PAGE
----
In all three patients, the LMA Protector™ was successfully placed on the first attempt, and the subsequent insertion of gastric tube was performed with minimal difficulty. The correct placement of the device was later verified by the gastric tube 'bubble' test and flexible bronchoscopies as seen in [Figure 2]. The first time insertion success rates of the LMA Protector™ in this study are consistent with previous studies, further supporting the efficacious use of the LMA Protector™.[4] This device is, therefore, a promising alternative to the LMA Supreme™ and the LMA ProSeal™ - with 98% and 88% success rates on first-attempt insertions, respectively.[7] Our experience with the LMA Protector™ concurs with the study by Maltby et al. where they found that the LMA ProSeal™ provided equally effective oxygenation and ventilation when compared with tracheal intubation in a prospective randomised controlled trial of non-obese patients scheduled for laparoscopic cholecystectomies.[8] Between the LMA Protector™ and LMA ProSeal™, we opined that the LMA Protector™ is superior given that the trachea can be intubated directly using the bronchoscope without the need for intermediary devices such as the Aintree Intubation Catheter. The preformed curvature of the LMA Protector™ allows easier intubation, the presence of a reservoir with dual suction ports leads to greater prophylaxis against gastric aspiration, and the similar, if not higher, oropharyngeal leak pressures of the LMA Protector™ ensure better lung ventilation in laparoscopic surgeries. Nevertheless, we recognise the limitations of our case report where the sample size is small, and the patients are without risk factors such as difficult airway and obesity. However, we hope that this case report of our initial experience may highlight the utility of the LMA Protector™ as an alternative to other SADs and motivate future research.

   Conclusion Top

We report our experiences with the new second-generation perilaryngeal sealer LMA Protector™ in laparoscopic cholecystectomy, which was found to have acceptable placements on the first attempt, adequate oropharyngeal leak pressures and relatively high minute ventilation.

Financial support and sponsorship


Conflicts of interest

Leng Zoo Tan was sponsored by Teleflex, a training trip to Germany to learn about the laryngeal mask airway Protector™ from Professor Friedrich Pühringer: Professor and Chairman of the Department of Anaesthesiology and Intensive Care Medicine at the Klinikum am Steinenberg in Reutlingen on 12th April 2016. Leng Zoo Tan has agreed to this arrangement to learn the correct usage of the laryngeal mask airway Protector™, which was a novel product at that point in time. The laryngeal mask airway Protector™ used for the case report was also provided free by Teleflex. This was necessary as the laryngeal mask airway Protector™ was not available for purchase at the point of the case report. Leng Zoo Tan did not, at any time, receive payment for any aspect of the submitted work.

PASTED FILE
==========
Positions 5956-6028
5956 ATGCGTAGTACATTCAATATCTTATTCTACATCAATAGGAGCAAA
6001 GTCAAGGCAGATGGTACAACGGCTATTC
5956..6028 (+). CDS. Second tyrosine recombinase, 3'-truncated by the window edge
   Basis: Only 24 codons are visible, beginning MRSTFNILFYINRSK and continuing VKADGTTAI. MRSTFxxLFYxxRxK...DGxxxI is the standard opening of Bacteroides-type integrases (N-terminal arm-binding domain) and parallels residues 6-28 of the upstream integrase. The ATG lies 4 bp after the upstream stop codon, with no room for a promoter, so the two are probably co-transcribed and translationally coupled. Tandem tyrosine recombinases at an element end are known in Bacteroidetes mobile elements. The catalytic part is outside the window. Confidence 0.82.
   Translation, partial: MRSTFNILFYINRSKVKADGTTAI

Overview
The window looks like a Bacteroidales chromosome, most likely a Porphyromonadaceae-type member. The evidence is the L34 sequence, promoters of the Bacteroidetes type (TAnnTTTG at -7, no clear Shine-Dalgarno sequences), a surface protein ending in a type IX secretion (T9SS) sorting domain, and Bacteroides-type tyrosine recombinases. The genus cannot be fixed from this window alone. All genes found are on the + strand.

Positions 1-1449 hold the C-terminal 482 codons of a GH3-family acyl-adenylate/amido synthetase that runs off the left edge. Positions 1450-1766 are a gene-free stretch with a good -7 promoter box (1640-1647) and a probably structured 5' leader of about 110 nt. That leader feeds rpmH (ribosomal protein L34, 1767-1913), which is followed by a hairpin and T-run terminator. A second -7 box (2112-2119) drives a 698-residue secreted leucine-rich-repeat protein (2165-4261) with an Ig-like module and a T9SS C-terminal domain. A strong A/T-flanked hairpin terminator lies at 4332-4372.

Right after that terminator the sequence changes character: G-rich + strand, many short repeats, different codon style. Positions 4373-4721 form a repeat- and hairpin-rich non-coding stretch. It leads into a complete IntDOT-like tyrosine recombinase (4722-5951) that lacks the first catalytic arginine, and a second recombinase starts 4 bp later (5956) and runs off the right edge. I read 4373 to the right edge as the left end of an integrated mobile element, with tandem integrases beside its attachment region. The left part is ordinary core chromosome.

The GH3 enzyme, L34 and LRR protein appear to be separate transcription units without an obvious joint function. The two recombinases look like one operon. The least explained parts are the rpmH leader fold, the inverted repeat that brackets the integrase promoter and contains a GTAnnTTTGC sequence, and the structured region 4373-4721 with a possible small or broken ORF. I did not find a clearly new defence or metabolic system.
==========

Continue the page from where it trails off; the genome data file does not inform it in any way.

References Top

Brain AI. The laryngeal mask – A new concept in airway management. Br J Anaesth 1983;55:801-5.  Back to cited text no. 1
Beleña JM, Ochoa EJ, Núñez M, Gilsanz C, Vidal A. Role of laryngeal mask airway in laparoscopic cholecystectomy. World J Gastrointest Surg 2015;7:319-25.  Back to cited text no. 2
Van Zundert AA, Skinner MW, Van Zundert TC, Luney SR, Pandit JJ. Value of knowing physical characteristics of the airway device before using it. Br J Anaesth 2016;117:12-6.  Back to cited text no. 3
Sng BL, Ithnin FB, Mathur D, Lew E, Han NR, Sia AT. Apreliminary assessment of the LMA protector™ in non-paralysed patients. BMC Anesthesiol 2017;17:26.  Back to cited text no. 4
Timmermann A, Bergner UA, Russo SG. Laryngeal mask airway indications: New frontiers for second-generation supraglottic airways. Curr Opin Anaesthesiol 2015;28:717-26.  Back to cited text no. 5
Seet E, Yousaf F, Gupta S, Subramanyam R, Wong DT, Chung F. Use of manometry for laryngeal mask airway reduces postoperative pharyngolaryngeal adverse events: A prospective, randomized trial. Anesthesiology 2010;112:652-7.  Back to cited text no. 6
Seet E, Rajeev S, Firoz T, Yousaf F, Wong J, Wong DT, et al. Safety and efficacy of laryngeal mask airway Supreme versus laryngeal mask airway ProSeal: A randomized controlled trial. Eur J Anaesthesiol 2010;27:602-7.  Back to cited text no. 7
Maltby JR, Beriault MT, Watson NC, Liepert D, Fick GH. The LMA-ProSeal is an effective alternative to tracheal intubation for laparoscopic cholecystectomy. Can J Anaesth 2002;49:857-62.  Back to cited text no. 8


  [Figure 1], [Figure 2]